Modifying a Divorce Decree Denying Alimony
Can I Request the Court to Order Alimony After Divorce?
In most circumstances, a Court will issue an order for alimony / spousal support soon after the divorce is filed, or when the divorce is finalized. However, what if the Court issues no alimony and the divorce is finalized? Can either party go back to court and ask for Alimony?
Alimony Requested in Divorce but None Given
Generally a divorce decree awarding no alimony cannot be modified after it is made. Most jurisdictions have held that a divorce decree denying alimony cannot be modified to include alimony, even where the financial circumstances of one or both of the parties has changed dramatically. A petition for alimony after the court has denied it will not likely succeed.
Alimony Never Discussed During Divorce
Alimony also cannot be added after the divorce is finalized, even where spousal support was not discussed at all in the settlement. This is because the divorce decree is considered final, not only as to the issues actually addressed, but for all issues that could have been addressed in court. Courts generally lose the power to award alimony once they have determined that they will not award any.
Alimony Not Awarded Due to Error
Most jurisdictions will allow the court to award alimony after denying or not addressing it where the divorce judgment were reached in error, due to such factors as fraud, accident, or mistake. This might happen when one spouse was hiding assets or where the Court made a math error in calculating alimony.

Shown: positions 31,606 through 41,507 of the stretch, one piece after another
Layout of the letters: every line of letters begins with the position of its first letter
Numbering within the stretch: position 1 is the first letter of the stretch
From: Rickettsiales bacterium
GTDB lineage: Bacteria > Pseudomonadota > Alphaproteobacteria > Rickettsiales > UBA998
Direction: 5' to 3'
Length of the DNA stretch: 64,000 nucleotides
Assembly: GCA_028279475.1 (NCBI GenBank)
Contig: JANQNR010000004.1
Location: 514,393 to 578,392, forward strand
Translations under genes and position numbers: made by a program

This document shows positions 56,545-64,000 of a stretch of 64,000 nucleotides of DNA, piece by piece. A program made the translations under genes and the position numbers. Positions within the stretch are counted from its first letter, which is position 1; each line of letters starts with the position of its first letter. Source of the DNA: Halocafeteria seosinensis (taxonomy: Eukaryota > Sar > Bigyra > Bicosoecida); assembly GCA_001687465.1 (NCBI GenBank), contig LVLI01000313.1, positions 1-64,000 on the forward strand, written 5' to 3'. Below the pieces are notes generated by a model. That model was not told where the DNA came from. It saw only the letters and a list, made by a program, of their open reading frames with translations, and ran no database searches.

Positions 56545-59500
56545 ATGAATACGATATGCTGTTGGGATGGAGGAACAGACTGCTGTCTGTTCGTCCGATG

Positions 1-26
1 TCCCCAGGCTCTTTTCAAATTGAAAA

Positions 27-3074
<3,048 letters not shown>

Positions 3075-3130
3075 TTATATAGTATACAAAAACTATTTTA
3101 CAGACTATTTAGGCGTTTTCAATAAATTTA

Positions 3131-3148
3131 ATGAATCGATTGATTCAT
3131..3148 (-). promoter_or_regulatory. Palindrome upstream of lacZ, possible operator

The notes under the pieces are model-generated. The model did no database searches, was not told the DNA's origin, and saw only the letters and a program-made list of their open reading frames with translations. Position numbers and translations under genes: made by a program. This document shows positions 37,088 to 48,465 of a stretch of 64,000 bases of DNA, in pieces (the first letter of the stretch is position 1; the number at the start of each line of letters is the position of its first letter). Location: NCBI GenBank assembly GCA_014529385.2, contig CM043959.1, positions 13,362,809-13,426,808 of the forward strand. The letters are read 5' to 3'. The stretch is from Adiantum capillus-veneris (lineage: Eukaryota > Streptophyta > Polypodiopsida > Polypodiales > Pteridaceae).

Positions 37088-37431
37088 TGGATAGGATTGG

Court Reserved Right to Issue Alimony
The court may also modify a divorce decree that did not award alimony where the court expressly reserved the issue to be considered at a later date.
Should I Consult an Attorney if I Was Denied Alimony When Divorced?
Speaking with a family law attorney will enable you to protect your rights and determine what remedies, if any, you will have in seeking alimony. If you believe that your divorce decree was reached in error, a lawyer will be able to help you seek relief if it is available to you.
Consult a Lawyer - Present Your Case Now!
Last Modified: 06-30-2011 02:34 PM PDT
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